I am excited to share today’s Caregivers in the Spotlight guest post written by Tom Klein. I met Tom many years ago when he coached my older son’s little league team . I am grateful that not only did I get to know Tom as a coach but over the years a friendship has developed between his family and mine. This is the first of two guest posts that the Klein’s would like to share. Thank you Tom for your courage to step out into the light with your story, it will no doubt resonate with many caregivers and their families.
Could Perseverance be Perfection?
I am aware that the bar for perfection is set extraordinarily high and encompasses a tremendous range of topics.
- Our houses should look like we are masters of Feng Shui
- Our careers should be financially lucrative and spiritually rewarding
- We should have a Body Mass Index that’s the envy of an Olympic gymnast
- Our relationships should be the inspiration for Hallmark cards
For parents supporting a son or daughter with addiction, the reality is that we’re dealing with challenges we’d never expected. Our reality now includes struggles like: out-patient treatment, in-patient programs, lost dreams, court dates, broken trust, relapses and the dreaded late-night phone calls.
We watch our child become consumed by a beast that is larger than any of us. We love and we hurt.
Yet we deal with it. We manage to hold on to our jobs. We get the proposal written, we do a decent job with the client presentation, we teach the class, we get the deal. And that’s pretty impressive.
Our house remains standing, though the laundry may be piling up, a tile may be broken, and there may be remnants of a few too many take out dinners.
Our bodies haven’t exactly given up, even though the only real rationale for going to the gym is to sit in the steam room for ten glorious minutes of solitude (and to alleviate the guilt of having binged on the iced lemon cake at Starbucks in a frenzy of classic stress eating).
We share a laugh with our partner which reminds us of our connectedness, even when it feels like there is just nothing funny anymore.
We continue to believe in a better future for our child. We hold on to hope. We do the best we can.
I was recently talking to an acquaintance and he asked how the family was doing. In a moment of unusual public unveiling, I asked, “Is this where I say ‘great’ or tell you how things really are?” He seemed genuinely interested in how things were, so I explained the situation with my son. He clearly had all of the signs of the perfect life, so I was prepared to be judged as a terrible parent as I told a condensed version of my son’s story. He nodded his head in empathy and said, “If you replace ‘son’ with ‘daughter’ that’s my family’s story too.” We spent the next hour talking about the thefts, arrests, treatment programs and relapses. An acquaintance had quickly evolved into a friend.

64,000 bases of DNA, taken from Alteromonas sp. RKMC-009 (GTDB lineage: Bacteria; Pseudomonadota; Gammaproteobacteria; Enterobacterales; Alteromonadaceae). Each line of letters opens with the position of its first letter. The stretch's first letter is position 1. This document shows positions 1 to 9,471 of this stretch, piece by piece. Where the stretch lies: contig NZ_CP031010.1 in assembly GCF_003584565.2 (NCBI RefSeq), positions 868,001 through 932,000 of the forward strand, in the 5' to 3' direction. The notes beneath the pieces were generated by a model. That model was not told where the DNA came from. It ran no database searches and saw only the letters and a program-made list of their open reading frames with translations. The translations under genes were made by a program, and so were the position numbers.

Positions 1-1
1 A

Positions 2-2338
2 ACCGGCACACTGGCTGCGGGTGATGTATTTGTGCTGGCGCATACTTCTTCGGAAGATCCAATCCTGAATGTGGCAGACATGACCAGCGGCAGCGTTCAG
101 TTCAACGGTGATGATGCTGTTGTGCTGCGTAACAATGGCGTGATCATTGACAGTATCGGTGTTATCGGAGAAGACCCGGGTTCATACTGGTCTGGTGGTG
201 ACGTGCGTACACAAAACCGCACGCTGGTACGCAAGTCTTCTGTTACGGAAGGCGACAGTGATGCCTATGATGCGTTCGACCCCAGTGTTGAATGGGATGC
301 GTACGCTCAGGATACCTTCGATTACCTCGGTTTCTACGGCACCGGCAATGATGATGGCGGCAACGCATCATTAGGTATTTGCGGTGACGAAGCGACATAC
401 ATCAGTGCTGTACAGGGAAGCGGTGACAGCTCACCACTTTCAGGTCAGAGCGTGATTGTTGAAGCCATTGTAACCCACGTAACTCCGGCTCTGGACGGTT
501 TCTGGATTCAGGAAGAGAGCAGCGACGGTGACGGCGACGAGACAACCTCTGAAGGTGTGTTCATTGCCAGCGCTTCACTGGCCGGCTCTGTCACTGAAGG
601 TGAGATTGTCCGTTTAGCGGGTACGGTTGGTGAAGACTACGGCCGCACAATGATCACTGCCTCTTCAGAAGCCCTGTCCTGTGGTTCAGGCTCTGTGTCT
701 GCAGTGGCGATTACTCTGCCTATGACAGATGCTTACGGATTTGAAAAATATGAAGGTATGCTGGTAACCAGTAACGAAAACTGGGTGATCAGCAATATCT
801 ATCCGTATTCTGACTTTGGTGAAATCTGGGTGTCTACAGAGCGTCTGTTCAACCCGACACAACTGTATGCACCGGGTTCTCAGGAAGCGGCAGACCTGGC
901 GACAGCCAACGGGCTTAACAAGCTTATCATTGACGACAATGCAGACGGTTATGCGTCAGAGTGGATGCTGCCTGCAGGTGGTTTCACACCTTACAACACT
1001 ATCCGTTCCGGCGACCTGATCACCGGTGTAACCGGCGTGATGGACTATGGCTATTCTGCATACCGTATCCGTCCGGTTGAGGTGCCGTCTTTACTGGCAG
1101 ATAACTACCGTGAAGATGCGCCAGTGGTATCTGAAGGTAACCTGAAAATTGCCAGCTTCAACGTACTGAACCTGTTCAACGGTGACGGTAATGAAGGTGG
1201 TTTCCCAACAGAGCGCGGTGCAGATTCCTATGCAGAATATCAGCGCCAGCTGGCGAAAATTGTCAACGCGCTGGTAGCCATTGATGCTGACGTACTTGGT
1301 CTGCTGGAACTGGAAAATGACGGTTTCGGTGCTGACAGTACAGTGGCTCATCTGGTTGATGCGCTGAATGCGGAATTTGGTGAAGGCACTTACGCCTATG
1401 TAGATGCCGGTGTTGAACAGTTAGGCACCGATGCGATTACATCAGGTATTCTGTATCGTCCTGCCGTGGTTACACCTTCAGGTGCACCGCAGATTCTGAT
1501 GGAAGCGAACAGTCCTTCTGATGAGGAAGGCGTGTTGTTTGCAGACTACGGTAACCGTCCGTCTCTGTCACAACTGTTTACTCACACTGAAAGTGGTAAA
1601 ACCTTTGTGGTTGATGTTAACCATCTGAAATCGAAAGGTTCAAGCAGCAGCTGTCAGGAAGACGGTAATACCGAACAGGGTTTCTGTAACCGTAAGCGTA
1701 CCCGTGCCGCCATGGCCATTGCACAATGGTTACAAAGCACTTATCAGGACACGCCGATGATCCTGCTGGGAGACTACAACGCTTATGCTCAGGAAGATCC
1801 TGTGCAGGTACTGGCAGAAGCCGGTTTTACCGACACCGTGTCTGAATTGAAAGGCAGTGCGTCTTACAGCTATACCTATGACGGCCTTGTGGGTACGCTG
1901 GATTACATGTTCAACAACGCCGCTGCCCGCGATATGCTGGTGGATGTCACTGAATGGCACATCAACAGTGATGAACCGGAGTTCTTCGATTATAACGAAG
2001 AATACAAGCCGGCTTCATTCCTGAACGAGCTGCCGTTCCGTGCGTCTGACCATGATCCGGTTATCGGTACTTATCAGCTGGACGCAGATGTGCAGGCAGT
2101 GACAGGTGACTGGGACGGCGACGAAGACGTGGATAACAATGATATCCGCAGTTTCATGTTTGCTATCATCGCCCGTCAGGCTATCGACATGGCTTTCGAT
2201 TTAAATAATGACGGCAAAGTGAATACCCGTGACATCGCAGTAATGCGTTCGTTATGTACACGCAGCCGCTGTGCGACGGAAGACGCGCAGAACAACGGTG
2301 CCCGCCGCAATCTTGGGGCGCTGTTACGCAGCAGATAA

As I reflected on the conversation, my immediate reaction was, “so much for my impression of the perfect life.” Then I thought, “But maybe that is the perfect life. He and his family are persevering. Maybe instead of defining perfection as an unachievable ideal, we should define perfection as the ability to endure. To continue to offer our unconditional love and support. Maybe perfection is having the temerity to get out of bed despite the challenges the day will bring, and the strength to proceed despite the exhaustion.”
I’m well aware of my tendency to quote Bruce Springsteen far too often. But I find solace in Rocky Ground, so I think it worth citing here:
“You raise your children and you teach them to walk straight and sure
You pray that hard times, hard times come no more
You try to sleep you toss and turn the bottom’s dropping out
Where you once had faith now there’s only doubt
You pray for guidance only silence now meets your prayers
The morning breaks, you awake, but no one’s there
There’s a new day coming”
A new day is coming. And we’ll greet it with whatever energy we can muster. We’ll get through this. We’ll persevere. And that’s perfect.
Tom Klein – Professionally, Tom is a software consultant and solution architect for a global services company. Personally, he has been married to his lovely wife, Barb, for 25+ years, and he is the father of two wonderful sons. As his writing will suggest, he is a Springsteen devotee who spends too much time at Starbucks. When not working or with his family, he can frequently be found on a motorcycle, a tennis court, at a movie theater or restaurant (presumably not at the same time, but one never knows). And don’t let the picture fool you; his hair is more grey than the photo suggests.
Photos provide by author